And it still begs the question: if our pale redheaded heroine Abby is so worried about her leader of the pack late boyfriend being back from the grave and urging the gang to kill themselves so they can come back immortal and indestructible and all, why does she too participate in all the hooligan destruction? She's a 'good' girl... when it suits her. And since when do hippies terrorize locals and/or punk rockers sing like Donovan at the Renaissance Faire? Was British youth culture really so hodge podge slapdash that one size fit all? I mean, like how punk used to encompass everything from what today is known as Hardcore, Goth. Emo, and Indie, to alt-Country? Only the toad in the mirror knows..."ribbit."

"Lick me and see the world."
Anyway, it's through the unholy power of a 100-year old graveyard toad (plucked at the gang's Stonehenge-ish hang-out spot), the mojo of the family's Satanic butler (a post-stroke George Sanders) and Tom's being buried vertically astride his bike (as per his bequest) in the center of said Stonehenge-ish graveyard, that he's able to roar up from his grave, spewing dirt and exhaust and run down a passing pedestrian on his way to bigger slaughters. This is all beautifully rendered in bloodless offscreen violence. You would think after being covered in dirt and decaying for awhile, possibly even filled with formaldehyde (aye, many a toad's suffered that fate), his white scarf might at least be a weensy bit dirty, but wrong ye'd be, mate. Were the make-up man to e'er stir from his pint lunch slumbers, Tom's face might evince a ghastly pallor. But this isn't that kind of zombie movie. In fact, without everybody saying so, you'd have no idea Tom has been dead at all or anywhere but to his tailors to get his leather pants tightened.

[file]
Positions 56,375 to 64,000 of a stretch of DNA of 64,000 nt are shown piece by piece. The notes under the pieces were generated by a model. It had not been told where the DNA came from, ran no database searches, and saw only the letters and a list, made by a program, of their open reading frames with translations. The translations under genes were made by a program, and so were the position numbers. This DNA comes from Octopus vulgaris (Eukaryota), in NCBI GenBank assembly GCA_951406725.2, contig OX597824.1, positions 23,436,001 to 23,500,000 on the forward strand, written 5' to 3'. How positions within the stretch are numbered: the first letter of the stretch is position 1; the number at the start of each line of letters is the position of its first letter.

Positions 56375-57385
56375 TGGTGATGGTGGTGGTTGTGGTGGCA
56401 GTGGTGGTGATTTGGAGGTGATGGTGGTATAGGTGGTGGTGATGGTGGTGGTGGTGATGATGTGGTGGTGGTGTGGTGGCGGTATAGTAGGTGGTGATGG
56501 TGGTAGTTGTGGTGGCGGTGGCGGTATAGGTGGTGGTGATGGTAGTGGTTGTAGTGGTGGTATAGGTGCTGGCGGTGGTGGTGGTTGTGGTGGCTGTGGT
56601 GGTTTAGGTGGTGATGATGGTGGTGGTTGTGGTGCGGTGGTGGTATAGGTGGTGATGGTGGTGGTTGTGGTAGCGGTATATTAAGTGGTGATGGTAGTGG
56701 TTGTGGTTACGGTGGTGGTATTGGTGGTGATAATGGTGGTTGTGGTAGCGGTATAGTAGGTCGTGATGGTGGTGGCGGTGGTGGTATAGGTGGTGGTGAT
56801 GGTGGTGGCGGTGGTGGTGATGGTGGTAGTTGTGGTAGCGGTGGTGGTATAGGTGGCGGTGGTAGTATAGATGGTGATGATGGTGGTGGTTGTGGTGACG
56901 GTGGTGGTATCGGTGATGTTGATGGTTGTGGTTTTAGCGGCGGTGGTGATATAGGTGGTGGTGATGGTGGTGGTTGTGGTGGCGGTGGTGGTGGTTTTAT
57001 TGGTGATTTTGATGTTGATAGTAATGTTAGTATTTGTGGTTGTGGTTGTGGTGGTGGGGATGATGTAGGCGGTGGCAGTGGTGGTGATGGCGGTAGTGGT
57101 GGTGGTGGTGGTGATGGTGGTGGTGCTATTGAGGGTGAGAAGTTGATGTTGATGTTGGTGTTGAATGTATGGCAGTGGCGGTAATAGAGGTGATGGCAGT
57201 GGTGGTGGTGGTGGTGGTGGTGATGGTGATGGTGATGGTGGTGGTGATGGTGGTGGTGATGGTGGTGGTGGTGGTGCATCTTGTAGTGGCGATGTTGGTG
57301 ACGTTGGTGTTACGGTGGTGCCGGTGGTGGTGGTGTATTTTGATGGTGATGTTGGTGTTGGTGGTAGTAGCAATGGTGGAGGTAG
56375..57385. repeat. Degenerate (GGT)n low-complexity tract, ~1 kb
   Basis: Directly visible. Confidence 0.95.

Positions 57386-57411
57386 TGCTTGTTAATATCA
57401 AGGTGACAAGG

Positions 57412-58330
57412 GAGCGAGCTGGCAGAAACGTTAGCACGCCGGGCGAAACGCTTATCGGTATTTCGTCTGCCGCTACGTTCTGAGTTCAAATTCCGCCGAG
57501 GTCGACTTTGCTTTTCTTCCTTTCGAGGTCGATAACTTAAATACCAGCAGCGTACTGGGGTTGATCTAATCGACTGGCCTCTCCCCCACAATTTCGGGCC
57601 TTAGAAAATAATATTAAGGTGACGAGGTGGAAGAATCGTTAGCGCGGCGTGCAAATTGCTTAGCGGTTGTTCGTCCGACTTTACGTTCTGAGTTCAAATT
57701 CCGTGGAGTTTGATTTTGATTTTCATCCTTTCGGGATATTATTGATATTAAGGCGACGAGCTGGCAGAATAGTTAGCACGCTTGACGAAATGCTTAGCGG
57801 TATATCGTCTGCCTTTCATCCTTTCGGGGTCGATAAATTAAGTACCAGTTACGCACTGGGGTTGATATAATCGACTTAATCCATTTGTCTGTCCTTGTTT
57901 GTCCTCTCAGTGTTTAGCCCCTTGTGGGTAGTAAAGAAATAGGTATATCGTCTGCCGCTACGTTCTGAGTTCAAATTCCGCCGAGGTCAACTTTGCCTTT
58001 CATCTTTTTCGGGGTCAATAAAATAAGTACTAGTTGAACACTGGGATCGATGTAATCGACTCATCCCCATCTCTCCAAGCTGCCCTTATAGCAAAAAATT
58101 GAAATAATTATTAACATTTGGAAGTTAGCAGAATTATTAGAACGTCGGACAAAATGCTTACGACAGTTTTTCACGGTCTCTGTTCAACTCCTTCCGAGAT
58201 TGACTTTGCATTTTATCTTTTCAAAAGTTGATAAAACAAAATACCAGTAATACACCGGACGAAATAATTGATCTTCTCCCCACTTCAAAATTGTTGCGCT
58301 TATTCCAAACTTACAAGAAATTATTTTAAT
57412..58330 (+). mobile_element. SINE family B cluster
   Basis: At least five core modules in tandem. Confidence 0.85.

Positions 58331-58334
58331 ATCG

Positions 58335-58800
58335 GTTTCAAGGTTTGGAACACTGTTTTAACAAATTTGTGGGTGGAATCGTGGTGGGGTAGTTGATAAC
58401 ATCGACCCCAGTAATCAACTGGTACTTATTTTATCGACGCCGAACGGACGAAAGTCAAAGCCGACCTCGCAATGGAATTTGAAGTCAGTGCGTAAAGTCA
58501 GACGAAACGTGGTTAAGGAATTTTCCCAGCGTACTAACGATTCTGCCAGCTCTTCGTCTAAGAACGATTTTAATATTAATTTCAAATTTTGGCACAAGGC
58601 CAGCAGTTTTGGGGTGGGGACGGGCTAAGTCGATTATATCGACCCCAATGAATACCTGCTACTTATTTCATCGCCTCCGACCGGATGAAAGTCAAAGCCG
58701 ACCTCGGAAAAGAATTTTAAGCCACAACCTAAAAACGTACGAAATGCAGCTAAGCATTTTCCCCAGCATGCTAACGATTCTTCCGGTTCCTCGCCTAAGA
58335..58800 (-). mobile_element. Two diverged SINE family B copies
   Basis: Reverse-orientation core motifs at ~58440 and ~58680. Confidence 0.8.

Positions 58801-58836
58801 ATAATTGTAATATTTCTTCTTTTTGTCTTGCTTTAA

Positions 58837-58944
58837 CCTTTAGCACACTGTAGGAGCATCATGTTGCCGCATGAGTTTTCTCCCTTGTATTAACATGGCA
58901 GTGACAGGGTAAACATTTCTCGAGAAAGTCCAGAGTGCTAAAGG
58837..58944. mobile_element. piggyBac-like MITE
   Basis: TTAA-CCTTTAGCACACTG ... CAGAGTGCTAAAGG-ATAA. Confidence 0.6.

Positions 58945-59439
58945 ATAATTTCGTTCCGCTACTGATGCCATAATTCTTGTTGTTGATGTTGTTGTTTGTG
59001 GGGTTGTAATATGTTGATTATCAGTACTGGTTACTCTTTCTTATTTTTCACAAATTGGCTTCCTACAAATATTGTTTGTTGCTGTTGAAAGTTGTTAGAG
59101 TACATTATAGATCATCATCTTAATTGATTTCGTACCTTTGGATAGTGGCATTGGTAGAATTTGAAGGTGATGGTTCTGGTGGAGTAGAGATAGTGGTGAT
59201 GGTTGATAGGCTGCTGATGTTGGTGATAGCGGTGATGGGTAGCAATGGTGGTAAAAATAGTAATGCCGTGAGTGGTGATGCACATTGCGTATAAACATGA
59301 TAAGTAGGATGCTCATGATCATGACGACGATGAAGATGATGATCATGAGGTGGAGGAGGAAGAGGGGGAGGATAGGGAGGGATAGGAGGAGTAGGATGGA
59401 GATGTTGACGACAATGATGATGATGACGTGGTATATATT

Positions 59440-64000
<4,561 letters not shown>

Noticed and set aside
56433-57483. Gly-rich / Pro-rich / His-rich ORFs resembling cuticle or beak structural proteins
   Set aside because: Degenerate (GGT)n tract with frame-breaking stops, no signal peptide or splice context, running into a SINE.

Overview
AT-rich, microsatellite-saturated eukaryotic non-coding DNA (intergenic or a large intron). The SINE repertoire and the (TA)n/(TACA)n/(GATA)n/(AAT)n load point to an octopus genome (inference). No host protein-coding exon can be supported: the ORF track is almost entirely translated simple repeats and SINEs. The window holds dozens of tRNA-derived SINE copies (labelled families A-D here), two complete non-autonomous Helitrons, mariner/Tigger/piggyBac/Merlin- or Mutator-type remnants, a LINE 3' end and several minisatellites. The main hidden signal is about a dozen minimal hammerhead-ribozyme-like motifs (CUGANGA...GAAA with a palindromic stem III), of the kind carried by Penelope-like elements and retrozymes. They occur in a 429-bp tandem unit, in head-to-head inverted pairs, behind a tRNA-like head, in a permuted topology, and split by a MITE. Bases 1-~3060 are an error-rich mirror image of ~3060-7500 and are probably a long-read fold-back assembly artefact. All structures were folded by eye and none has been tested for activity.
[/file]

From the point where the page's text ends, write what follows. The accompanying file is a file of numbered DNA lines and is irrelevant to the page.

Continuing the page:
Not only in this but countless other areas does Sharp's vision betray a semi-refreshing lack of familiarity with actual bikers, mods/rockers rivalry, Satanists, zombies, or hippies, whether in films, books, or real life. He does know solid BBC thriller pacing so there's competent camera movements around craftily posed but decidedly unmangled or overly bloody corpses, making PSYCHOMANIA kid-friendly, at least in this lone surviving print, if you don't mind your kids beholding super fake deaths, and you shouldn't.

That's another thing: a motorcycle, a relatively small one especially, is not a particularly good murder device. I doubt that the baby in the carriage about to get run "over" in the grocery store invasion (above) will do anything but scream in delight over being bumped around in his stroller. Any idiot with a little toreador experience can just step to the side, hold out the arm and smack these upstarts right into the milk section.

Then again, clear thinking has no place in the world of PSYCHOMANIA. It rides to its own destruction. No... wait, now it wants to go somewhere else. Brummm BrumMM!

The whole biker film genre has always ranked fairly low in my esteem, just above the bottom rung of women in prison films and 1980s sex comedies. I never understood the appeal of watching a bunch of motorcycles ride this way and that, hearing them make loud nosies as their riders set about harassing innocent beachgoers and raping housewives until Cameron Mitchell finally fights back. I got nothing against motorcycles other than they're too loud and remind me of my brother, Fred. That's his world; he's got it covered. I mean it would be different if these Living Dead lads were realistic bikers. Real bikers work on their bikes, like all the time, covered in motor oil stains and signs of hard living. These Living Dead yobs all have clean fingernails, maybe even manicures. They don't get soot on their white scarves from riding around without a windshield. Their little skull eye visors (at right) are cool but clearly a detriment to peripheral vision, something usually all important for self preservation, or spotting pedestrians to run over.